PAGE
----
Published: 5 November 2014
Over the past few weeks, a wave of support has been building for reforms to current cohabitation law so that couples who are unmarried are treated fairly if their relationship breaks down and they separate in the future.
There have been some high profile names in family law who have given their backing to the reform, including senior judges Sir James Munby and Sir Nicholas Mostyn, as well as the national organisation for family lawyers, Resolution.
Currently, unmarried couples don't have the same legal rights as married couples, as 'common-law' relationships aren't recognised in the same way, which could leave separating cohabiting couples in a vulnerable position. Division of finances, property and assets work differently for cohabiting couples, so there is a risk that one partner could end up with nothing - yet, if they were married, the outcome would be very different.
In a recent speech by Sir Nicholas Mostyn he expressed his concern over the unequal treatment of cohabiting and married couples, stating that there were no differences between the relationships of married and unmarried couples and he criticised the divorce system for offering protection and often ruling in favour of the wife.
He said, "It is not the role of the state, in my humble opinion, to go round telling people how they should form their relationships. I do not support two classes of adjudication depending on whether there happens to be a marriage, I support the extension of the existing system of judicial equitable distribution to the unmarried, warts and all."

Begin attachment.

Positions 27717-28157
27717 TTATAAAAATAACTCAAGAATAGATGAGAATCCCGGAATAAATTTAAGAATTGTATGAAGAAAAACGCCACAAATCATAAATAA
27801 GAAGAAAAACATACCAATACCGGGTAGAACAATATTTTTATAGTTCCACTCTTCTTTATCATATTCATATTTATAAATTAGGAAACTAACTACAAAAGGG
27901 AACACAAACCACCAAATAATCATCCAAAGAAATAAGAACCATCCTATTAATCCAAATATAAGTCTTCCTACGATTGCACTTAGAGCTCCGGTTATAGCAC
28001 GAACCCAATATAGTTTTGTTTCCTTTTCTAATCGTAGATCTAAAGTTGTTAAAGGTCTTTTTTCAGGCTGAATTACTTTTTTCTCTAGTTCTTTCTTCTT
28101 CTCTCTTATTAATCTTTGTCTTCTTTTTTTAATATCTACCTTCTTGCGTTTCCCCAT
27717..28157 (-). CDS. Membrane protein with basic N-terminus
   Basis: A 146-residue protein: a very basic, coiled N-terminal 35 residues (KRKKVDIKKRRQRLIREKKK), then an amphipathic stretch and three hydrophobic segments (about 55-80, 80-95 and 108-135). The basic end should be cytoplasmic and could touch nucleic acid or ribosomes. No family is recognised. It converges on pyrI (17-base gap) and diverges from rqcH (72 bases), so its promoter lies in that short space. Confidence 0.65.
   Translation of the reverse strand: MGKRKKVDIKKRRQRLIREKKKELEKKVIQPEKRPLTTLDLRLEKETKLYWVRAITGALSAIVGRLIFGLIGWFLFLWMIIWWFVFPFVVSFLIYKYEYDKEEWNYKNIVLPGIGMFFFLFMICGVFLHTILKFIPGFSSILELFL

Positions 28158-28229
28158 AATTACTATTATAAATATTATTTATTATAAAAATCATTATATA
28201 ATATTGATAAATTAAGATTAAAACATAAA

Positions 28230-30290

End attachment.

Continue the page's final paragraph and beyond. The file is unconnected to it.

The head of the Family Division, Sir James Munby, is of a similar opinion that cohabiting couples should be protected by the law and that their financial rights were at a severe disadvantage when compared to married couples, but he also stated that he believed married couples should no longer need to attend court if they wish to divorce.
"Reform is desperately needed – has been desperately needed for at least 40 years. Thus far governments have failed to act. Reform is inevitable. It is inconceivable that society will not right this injustice in due course", said Sir James.
Family law organisation Resolution also support the views of Sir James and Sir Nicholas and want the law updating to be more in line with today's society and ways of living, which includes more varied and complex relationship statuses.
Chair of Resolution, Jo Edwards adds: "We want to see the debate shifted away from marriage. It’s not about whether people should get married or not. Cohabitees are the fastest growing type of household in the UK, with the Office of National Statistics latest data showing that 2,859,000 households are cohabiting. It’s time for the law to recognise that society has changed and afford more protection to this huge section of the British population."
If you are currently cohabiting and you are unsure of your legal rights then K J Smith Solicitors can help. We have many years of experience in drawing up cohabitation agreements which will help protect unmarried couples who are living together. We have also dealt with a number of issues relating to cohabitation disputes, for cohabiting couples that have decided to separate. For more information, contact K J Smith Solicitors today on 01491 630000 (Henley-on-Thames), 020 7070 0330 (Central London), 0118 418 1000 (Reading), 01753 325000 (Windsor) or 01256 584000 (Basingstoke) for your free 45 minute consultation.